In the usual case, the enhanced report generators are fairly complex software routines, and will execute standard default options based on the data and context, with no programming required of the user. However, these standard defaults can be changed to some extent by the change of specific instructions as specified by the user's manual, where small changes such as type size, color and the like can be made by the user. In the alternative, a choice of defaults can be written as part of the rules into the enhanced report generator, and the user can choose one, perhaps from a menu, without application modification.
A further advantage of this system is that the enhancement software programs do not have to be written in the same language as that of the host program. For example, if the enhancement consists of adding tabular boxes within which the data is to be written, even though the host program and the standard report generator are written in COBOL, by using object oriented programming, the enhancement program can be written in a different language, such as assembly language, C++ or Smalltalk, that more efficiently lends itself to the creation of simple graphics, or one of the languages that are optimized for the control of color, if the graphics are to be printed in color. This allows a single enhanced report generator, written in one language, to be used with computers which use a number of different languages and hardware. It is because of this feature that a small number of object oriented enhancement programs can be written to cover a wide range of printing applications.
Another advantage of this system is that it allows an additional level of data security. Normally, for example, payroll data is confidential, and either a user is allowed to access the employee data file, or he is not. With this enhanced report generator, the rules can allow different categories of users to access different fractions of the total data base, ie., social security numbers may not be accessed by some users, salary may not be accessed by others.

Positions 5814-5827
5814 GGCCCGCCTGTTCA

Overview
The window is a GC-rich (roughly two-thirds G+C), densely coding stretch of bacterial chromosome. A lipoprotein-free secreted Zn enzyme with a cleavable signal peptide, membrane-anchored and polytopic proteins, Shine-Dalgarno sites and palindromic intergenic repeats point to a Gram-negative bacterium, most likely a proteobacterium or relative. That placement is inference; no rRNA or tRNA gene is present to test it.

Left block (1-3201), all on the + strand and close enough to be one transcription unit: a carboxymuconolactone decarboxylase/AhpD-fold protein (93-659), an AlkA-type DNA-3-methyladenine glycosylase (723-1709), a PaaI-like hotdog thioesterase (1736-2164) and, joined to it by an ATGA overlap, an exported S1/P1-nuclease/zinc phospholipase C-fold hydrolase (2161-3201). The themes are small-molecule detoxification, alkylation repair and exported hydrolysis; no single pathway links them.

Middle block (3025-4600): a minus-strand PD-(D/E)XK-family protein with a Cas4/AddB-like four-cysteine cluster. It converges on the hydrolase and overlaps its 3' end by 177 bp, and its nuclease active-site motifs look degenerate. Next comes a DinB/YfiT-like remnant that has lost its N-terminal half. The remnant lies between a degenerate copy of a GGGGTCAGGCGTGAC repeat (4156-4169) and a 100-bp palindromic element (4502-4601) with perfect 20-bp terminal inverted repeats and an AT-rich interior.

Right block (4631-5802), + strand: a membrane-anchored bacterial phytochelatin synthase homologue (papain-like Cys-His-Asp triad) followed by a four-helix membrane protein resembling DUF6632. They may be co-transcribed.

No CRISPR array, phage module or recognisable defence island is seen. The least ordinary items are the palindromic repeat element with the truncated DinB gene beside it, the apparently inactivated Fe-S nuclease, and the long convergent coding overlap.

To summarize, the process is to define the formatting rules of the enhanced report generator based on the data, context, rules and application and to put the required branch instructions in the standard report generator so that when a standard report is ordered, an enhanced report will be produced.
FIG. 1 is a simplified block diagram of the system.
FIG. 2 is a flow chart showing how one data base can be used to generate a number of enhanced reports.
FIG. 3 is a more detailed block diagram of the enhanced report generator.
FIG. 1 illustrates how the enhanced report generator 21 can be added to a typical printing system.
In the standard report writing process, the computer will contain a database 10, and a database management program 12 written in a database language or in a traditional computer language such as COBOL. In either case there will be a data dictionary 11, which will be well defined in the case of a database language, less well defined in the case of a traditional language. The accessed data is operated on by the standard report generator 13, which is a software package also stored in the computer. This may be written in SQL or some other data base language. The resultant report is then sent to the output device 14. To make slight modifications to the format of the printed data, either the application 12 or the report generator 13 would have to be reprogrammed. To make up entirely new formats, new application programs 12 would have to be written.